17. Massimo (formerly known as Okham) Says:

      So basically, I agree with every single assertion you’ve made, and come up feeling like you’re tilting at windmills.

      I have re-read my post, and it seems clear to me.

    18. William Says:

      Ah, then maybe I was unclear; I’ll try again. 🙂

      You say:

      “I really have no problem with SEI. It is rather the use that is made of them by some administrators that worries me.”

      Then the discussion is about the SEIs themselves, and their various well known faults… But who are these “some administrators” who use them in such a way that you are made to worry? My only teaching experience is as a TA, but our student evaluations were taken very lightly (except obviously in cases where they clearly show the instructor to have been grossly negligent), and it seemed, at least, that many of the professors felt the same. If this is not generally the case then that is the problem more in need of serious, open discussion than rehashing the actual student evaluations.

      • Massimo (formerly known as Okham) Says:

        Then the discussion is about the SEIs themselves, and their various well known faults…

        No, it’s not. I say “As I already stated on more than one occasion on this blog, I really have no problem with SEI. It is rather the use that is made of them by some administrators that worries me.”. I also have a link to a previous post of mine in which I discuss specifically my experience with SEI and their own evaluations. As to who are those administrators, just ask any college professor — department chairs, deans, members of college reappointment promotion and tenure committees, provost, presidents… all levels of administration actually.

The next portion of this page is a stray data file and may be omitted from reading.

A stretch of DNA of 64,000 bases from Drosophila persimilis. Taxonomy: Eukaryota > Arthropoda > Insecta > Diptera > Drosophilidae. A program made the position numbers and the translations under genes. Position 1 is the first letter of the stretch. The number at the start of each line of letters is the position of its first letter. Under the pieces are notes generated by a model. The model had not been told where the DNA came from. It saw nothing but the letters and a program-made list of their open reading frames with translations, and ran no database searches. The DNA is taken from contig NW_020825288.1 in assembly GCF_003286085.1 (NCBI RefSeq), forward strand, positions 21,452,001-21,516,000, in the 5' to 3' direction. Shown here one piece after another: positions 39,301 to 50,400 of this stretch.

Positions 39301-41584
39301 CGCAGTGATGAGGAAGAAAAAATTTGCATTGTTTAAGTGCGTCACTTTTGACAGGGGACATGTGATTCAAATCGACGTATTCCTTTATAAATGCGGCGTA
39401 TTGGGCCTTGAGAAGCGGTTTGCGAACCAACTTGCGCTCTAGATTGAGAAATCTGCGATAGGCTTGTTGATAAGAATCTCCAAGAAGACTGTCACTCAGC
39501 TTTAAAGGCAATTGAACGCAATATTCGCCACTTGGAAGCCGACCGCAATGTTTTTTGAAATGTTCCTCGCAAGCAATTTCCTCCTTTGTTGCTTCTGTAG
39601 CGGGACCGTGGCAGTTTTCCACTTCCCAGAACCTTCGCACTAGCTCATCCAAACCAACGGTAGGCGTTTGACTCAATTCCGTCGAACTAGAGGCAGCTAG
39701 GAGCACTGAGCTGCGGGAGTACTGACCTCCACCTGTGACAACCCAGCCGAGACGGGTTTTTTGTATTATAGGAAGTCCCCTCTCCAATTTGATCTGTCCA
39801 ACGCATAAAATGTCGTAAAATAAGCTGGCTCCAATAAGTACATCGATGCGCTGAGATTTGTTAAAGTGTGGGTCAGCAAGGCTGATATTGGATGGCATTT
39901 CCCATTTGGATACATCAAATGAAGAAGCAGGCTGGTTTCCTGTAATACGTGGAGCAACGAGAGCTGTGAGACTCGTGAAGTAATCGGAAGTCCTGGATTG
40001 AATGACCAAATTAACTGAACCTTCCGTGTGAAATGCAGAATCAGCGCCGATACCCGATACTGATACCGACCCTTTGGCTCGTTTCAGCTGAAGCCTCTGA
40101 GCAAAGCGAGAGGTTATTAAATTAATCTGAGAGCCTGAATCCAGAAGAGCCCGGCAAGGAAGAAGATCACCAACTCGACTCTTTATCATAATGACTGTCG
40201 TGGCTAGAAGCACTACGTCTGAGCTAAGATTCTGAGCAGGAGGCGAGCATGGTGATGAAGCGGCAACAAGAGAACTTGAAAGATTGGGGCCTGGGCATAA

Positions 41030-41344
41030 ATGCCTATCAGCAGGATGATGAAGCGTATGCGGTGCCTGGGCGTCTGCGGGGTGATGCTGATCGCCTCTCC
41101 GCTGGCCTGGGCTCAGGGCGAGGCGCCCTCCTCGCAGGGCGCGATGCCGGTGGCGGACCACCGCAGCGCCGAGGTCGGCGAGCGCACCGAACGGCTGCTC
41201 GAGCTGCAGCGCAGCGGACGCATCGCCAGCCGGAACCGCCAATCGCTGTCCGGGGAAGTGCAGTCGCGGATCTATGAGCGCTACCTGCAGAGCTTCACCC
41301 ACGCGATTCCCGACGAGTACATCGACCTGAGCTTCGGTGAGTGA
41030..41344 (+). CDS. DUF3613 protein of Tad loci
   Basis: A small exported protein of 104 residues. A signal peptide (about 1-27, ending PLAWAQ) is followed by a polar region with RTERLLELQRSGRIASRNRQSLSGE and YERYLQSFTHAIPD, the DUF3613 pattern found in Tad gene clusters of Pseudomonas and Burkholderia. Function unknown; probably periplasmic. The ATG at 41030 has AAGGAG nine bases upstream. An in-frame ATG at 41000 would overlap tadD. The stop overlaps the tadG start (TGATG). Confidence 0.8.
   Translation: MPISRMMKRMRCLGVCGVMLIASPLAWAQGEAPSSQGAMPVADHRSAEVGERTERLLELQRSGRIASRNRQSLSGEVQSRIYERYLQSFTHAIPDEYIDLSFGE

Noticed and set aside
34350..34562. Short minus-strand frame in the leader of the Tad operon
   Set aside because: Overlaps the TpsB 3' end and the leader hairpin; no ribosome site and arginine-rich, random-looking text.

You can do a google search yourself, and trust me — they are not taken lightly at all.

        However, in this post I am discussing explicitly the value of the feedback provided by them, and how it can benefit the instructor.

    19. Nathan Says:

      Hi. I am going back through your blog and it is now my favourite.

      My impression of your teaching style is that you are an above average instructor. There are very few (if any?) vengeful comments. I see students of all types trying to give constructive feedback. The lack of absolutely horrendous comments suggests to me that the students aren’t anonymous when filling out the forms.

      It is surprising that the students suggest that the whiteboard/blackboard is less common than powerpoint. Maybe it is a Life Science thing.

      From my experience teaching (in the military) and now being a mature student, I see you make some common mistakes. First, I think Feynman was bang on when he suggested that there isn’t a right way to teach. He just decided how he thought each small topic could be best taught, rather than have a set in stone teaching philosophy. So, ignore any of my suggestions if they don’t work.

      A few suggestions: